Ohio is a Midwestern state in the Great Lakes region of the United States. Of the fifty states, it is the 34th largest by area, the seventh most populous, the tenth most densely populated; the state's capital and largest city is Columbus. The state takes its name from the Ohio River, whose name in turn originated from the Seneca word ohiːyo', meaning "good river", "great river" or "large creek". Partitioned from the Northwest Territory, Ohio was the 17th state admitted to the Union on March 1, 1803, the first under the Northwest Ordinance. Ohio is known as the "Buckeye State" after its Ohio buckeye trees, Ohioans are known as "Buckeyes". Ohio rose from the wilderness of Ohio Country west of Appalachia in colonial times through the Northwest Indian Wars as part of the Northwest Territory in the early frontier, to become the first non-colonial free state admitted to the union, to an industrial powerhouse in the 20th century before transmogrifying to a more information and service based economy in the 21st.
The government of Ohio is composed of the executive branch, led by the Governor. Ohio occupies 16 seats in the United States House of Representatives. Ohio is known for its status as both a bellwether in national elections. Six Presidents of the United States have been elected. Ohio is an industrial state, ranking 8th out of 50 states in GDP, is the second largest producer of automobiles behind Michigan. Ohio's geographic location has proven to be an asset for economic expansion; because Ohio links the Northeast to the Midwest, much cargo and business traffic passes through its borders along its well-developed highways. Ohio has the nation's 10th largest highway network and is within a one-day drive of 50% of North America's population and 70% of North America's manufacturing capacity. To the north, Lake Erie gives Ohio 312 miles of coastline. Ohio's southern border is defined by the Ohio River, much of the northern border is defined by Lake Erie. Ohio's neighbors are Pennsylvania to the east, Michigan to the northwest, Lake Erie to the north, Indiana to the west, Kentucky on the south, West Virginia on the southeast.
Ohio's borders were defined by metes and bounds in the Enabling Act of 1802 as follows: Bounded on the east by the Pennsylvania line, on the south by the Ohio River, to the mouth of the Great Miami River, on the west by the line drawn due north from the mouth of the Great Miami aforesaid, on the north by an east and west line drawn through the southerly extreme of Lake Michigan, running east after intersecting the due north line aforesaid, from the mouth of the Great Miami until it shall intersect Lake Erie or the territorial line, thence with the same through Lake Erie to the Pennsylvania line aforesaid. Ohio is bounded by the Ohio River, but nearly all of the river itself belongs to Kentucky and West Virginia. In 1980, the U. S. Supreme Court held that, based on the wording of the cessation of territory by Virginia, the boundary between Ohio and Kentucky is the northern low-water mark of the river as it existed in 1792. Ohio has only that portion of the river between the river's 1792 low-water mark and the present high-water mark.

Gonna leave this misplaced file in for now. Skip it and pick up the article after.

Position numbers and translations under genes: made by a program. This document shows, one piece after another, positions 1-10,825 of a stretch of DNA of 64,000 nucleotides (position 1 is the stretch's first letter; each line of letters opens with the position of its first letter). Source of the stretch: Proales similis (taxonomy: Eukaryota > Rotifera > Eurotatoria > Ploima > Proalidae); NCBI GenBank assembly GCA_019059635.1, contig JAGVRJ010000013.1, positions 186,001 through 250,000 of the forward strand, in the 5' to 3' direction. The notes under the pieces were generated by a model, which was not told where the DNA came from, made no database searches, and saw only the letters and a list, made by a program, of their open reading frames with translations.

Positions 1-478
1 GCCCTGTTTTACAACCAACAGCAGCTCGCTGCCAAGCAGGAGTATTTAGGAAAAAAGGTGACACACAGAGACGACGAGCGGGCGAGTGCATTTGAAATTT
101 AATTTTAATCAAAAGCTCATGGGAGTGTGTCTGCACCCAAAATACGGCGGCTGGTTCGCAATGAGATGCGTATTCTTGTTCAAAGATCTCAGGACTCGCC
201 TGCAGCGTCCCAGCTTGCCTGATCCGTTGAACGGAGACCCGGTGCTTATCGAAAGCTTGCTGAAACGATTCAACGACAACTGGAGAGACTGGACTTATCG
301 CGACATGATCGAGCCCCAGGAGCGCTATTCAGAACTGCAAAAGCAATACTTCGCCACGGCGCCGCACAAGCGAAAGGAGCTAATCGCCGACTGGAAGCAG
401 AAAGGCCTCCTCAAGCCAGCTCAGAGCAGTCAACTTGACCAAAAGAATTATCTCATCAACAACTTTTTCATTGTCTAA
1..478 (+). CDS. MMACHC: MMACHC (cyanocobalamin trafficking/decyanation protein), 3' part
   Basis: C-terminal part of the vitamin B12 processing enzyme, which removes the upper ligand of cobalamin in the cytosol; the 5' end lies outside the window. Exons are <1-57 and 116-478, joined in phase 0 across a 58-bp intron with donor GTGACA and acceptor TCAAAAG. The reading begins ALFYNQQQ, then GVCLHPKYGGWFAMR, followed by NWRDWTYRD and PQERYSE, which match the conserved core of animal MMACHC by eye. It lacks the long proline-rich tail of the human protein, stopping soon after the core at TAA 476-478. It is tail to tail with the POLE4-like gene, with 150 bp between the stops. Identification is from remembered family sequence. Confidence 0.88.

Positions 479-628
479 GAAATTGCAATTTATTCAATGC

The border with Michigan has changed, as a result of the Toledo War, to angle northeast to the north shore of the mouth of the Maumee River. Much of Ohio features glaciated till plains, with an exceptionally flat area in the northwest being known as the Great Black Swamp; this glaciated region in the northwest and central state is bordered to the east and southeast first by a belt known as the glaciated Allegheny Plateau, by another belt known as the unglaciated Allegheny Plateau. Most of Ohio is of low relief, but the unglaciated Allegheny Plateau features rugged hills and forests; the rugged southeastern quadrant of Ohio, stretching in an outward bow-like arc along the Ohio River from the West Virginia Panhandle to the outskirts of Cincinnati, forms a distinct socio-economic unit. Geologically similar to parts of West Virginia and southwestern Pennsylvania, this area's coal mining legacy, dependence on small pockets of old manufacturing establishments, distinctive regional dialect set this section off from the rest of the state.
In 1965 the United States Congress passed the Appalachian Regional Development Act, an attempt to "address the persistent poverty and growing economic despair of the Appalachian Region." This act defines 29 Ohio counties as part of Appalachia. While 1/3 of Ohio's land mass is part of the federally defined Appalachian region, only 12.8% of Ohioans live there Significant rivers within the state include the Cuyahoga River, Great Miami River, Maumee River, Muskingum River, Scioto River. The rivers in the northern part of the state drain into the northern Atlantic Ocean via Lake Erie and the St. Lawrence River, the rivers in the southern part of the state drain into the Gulf of Mexico via the Ohio River and the Mississippi; the worst weather disaster in Ohio history occurred along the Great Miami River in 1913. Known as the Great Dayton Flood, the entire Miami River watershed flooded, including the downtown business district of Dayton; as a result, the Miami Conservancy District was created as the first major flood plain engineering project in Ohio and the United States.
Grand Lake St. Marys in the west-central part of the state was constructed as a supply of water for ca